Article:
Dealing with Outliers in Bivariate Data: Robust Correlation
By Dr. Rich Herrington, Research and Statistical Support Consultant
Last time we examined the smoothed bootstrap, this month we demonstrate the calculation of a robust correlation measure. The GNU S language, "R" is used to implement this procedure. R is a statistical programming environment that is a clone of the S and S-Plus language developed at Lucent Technologies. In the following document we illustrate the use of a GNU Web interface to the R engine on the "rss" server, http://rss.acs.unt.edu/cgi-bin/R/Rprog. This GNU Web interface is a derivative of the "Rcgi" Perl scripts available for download from the CRAN Website, http://www.cran.r-project.org (the main "R" Website). Scripts can be submitted interactively, edited, and be re-submitted with changed parameters by selecting the hypertext link buttons that appear below the figures. For example, clicking the "Run Program" button below creates 100 random numbers from a bivariate normal distribution; uses linear regression to fit a least squares line to two of the columns of data; and calculates person's product moment correlation. To view any text output, scroll to the bottom of the browser window. To view the scatterplot, select the "Display Graphic" link. The script can be edited and resubmitted by changing the script in the form window and then selecting "Run the R Program". Selecting the browser "back page" button will return the reader to this document.
Pearson's Product Moment Correlation
Let be a random sample from a bivariate distribution. The sample estimate of the population correlation is given by:
where n is the number of X,Y pairs of scores. If is true, T has a Student's t distribution with df = n-2 degrees of freedom if at least one of the marginal distributions is normal. Reject if , for the quantile of Student's t distribution with n-2 degrees of freedom. When the null hypothesis is true, the distribution of sample correlation coefficients tends to be normally distributed for increasing sample size. The standard error of this distribution of sample correlations is approximately:
When the sample size is reasonably large (), then it is possible to test the significance of the sample correlation coefficient by forming the usual z statistic and referring it to the normal distribution. In situations where one wishes to test for a non-zero value of the sample correlation coefficient, many sources have recommended Fisher's r-toZ transformation when computing confidence intervals, but it is not asymptotically correct when sampling from nonnormal distributions. Moreover, simulation studies do not support Fisher's r-to-Z transformation for small sample sizes. The S script below samples from a bivariate normal distribution whose population correlation is .40. A scatterplot is plotted with a best fit regression line added to the scatterplot. A classical t-test of the correlation coefficient is performed, and the standard error under the null hypothesis is calculated. Change the script below to have different sample sizes and see the effect of sample size on the standard error; also see how the sample correlation fluctuates from sample to sample around the true population correlation value. With smaller sample sizes, the sample correlation coefficient can be quite different from the population value.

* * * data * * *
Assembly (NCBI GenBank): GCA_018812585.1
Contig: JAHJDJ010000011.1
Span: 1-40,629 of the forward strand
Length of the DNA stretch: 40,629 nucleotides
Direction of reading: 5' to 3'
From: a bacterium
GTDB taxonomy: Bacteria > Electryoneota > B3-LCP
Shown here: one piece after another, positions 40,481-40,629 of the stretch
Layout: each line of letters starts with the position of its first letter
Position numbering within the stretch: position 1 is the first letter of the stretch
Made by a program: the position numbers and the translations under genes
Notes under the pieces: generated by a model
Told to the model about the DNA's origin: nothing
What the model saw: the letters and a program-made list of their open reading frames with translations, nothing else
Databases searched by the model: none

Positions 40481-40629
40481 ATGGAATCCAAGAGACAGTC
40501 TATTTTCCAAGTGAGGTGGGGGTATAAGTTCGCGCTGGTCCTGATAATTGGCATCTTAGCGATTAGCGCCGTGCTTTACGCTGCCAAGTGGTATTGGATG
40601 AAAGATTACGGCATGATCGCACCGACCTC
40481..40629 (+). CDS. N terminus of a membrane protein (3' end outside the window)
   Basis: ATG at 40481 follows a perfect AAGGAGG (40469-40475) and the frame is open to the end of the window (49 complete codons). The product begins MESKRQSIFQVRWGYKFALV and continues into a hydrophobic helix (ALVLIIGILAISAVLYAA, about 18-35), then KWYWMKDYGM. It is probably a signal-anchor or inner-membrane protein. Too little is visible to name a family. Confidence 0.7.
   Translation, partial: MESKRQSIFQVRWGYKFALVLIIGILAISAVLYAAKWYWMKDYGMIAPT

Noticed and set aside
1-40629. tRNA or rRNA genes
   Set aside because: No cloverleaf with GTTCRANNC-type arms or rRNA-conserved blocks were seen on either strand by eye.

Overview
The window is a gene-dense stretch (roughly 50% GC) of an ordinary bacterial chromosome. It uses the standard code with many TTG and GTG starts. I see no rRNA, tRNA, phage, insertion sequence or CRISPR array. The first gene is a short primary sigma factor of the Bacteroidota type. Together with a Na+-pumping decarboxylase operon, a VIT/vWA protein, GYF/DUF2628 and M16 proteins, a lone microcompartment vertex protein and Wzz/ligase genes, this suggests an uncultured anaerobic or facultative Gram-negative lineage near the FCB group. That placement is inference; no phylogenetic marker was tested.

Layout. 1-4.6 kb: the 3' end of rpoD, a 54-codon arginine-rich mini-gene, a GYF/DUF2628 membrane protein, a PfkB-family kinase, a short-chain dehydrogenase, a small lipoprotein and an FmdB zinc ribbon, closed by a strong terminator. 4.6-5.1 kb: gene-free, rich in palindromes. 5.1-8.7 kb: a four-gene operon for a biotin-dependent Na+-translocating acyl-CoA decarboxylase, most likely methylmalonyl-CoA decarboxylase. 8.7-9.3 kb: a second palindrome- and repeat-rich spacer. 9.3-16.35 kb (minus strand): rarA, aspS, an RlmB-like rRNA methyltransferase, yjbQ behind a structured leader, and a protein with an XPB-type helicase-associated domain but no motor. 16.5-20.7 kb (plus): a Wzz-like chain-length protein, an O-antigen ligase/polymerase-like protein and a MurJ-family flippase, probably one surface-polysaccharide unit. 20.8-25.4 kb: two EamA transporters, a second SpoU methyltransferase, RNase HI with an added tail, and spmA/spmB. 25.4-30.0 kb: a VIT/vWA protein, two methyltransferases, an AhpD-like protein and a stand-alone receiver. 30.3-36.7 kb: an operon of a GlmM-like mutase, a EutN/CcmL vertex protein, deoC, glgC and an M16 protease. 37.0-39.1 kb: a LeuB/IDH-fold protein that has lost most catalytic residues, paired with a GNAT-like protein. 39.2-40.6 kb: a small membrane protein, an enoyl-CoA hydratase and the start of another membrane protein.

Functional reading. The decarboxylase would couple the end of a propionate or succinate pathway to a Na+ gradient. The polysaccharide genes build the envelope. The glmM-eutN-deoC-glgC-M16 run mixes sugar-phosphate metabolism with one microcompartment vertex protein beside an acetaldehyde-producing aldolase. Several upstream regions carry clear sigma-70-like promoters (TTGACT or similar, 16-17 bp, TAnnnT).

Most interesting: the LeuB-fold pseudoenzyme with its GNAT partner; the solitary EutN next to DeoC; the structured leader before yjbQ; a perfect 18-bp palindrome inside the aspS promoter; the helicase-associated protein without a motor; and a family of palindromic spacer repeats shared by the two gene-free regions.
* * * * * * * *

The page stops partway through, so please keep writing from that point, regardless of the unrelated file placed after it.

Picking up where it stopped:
Robust Correlation: The Biweight Midcorrelation
For an introduction to robust statistics and robust measures of location, see the July issue of Benchmarks. Let be a random sample from a bivariate distribution. Following Wilcox (1997, page 197), let:
where is the sample median. MAD has a finite sample breakdown point of approximately .5. Let be a function of the scores as is is for the scores. The sample biweight midcovariance between and is given by:
An estimate of the biweight midcorrelation between and is given by:
where and are the biweight midvariance for the and scores. The S script below calculates both the Pearson product-moment correlation and the biweight midcorrelation for a bivariate normal distribution whose population correlation is .40. An outlier is added to the sample, and then the two correlation coefficients are recalculated and compared again. A scatterplot with a best fit line is plotted after the outlier is added. Try changing various parameters and resubmitting the S script.
Calculating Empirical P-values, Empirical Power, and Confidence Intervals for a Robust Correlation Coefficient
The S script below calculates observed p-values, power, and confidence intervals for the biweight midcorrelation coefficient. A comparison is made between the Pearson correlation coefficient and the biweight midcorrelation before and after an outlier is added. Confidence intervals are calculated by simulating the null sampling distribution, and also by sampling from the alternate sampling distribution (Hall & Wilson, 1991). For details on calculating the percentile bootstrap, and calculating power using the percentile bootstrap, see the September issue of Benchmarks. For details on the percentile bootstrap see the August issue of Benchmarks. After running the following S script, try changing various parameters: sample size, population correlation, correlation coefficient (assign "est" to have value "bicor" or "cor") and the size of the outlier (change the multiplying factor 2.5 to a smaller value). Changing "est" to have value "cor" will allow one to calculate the p-value and power of the observed sample for the Pearson product-moment correlation.
The output from the S script above are listed below.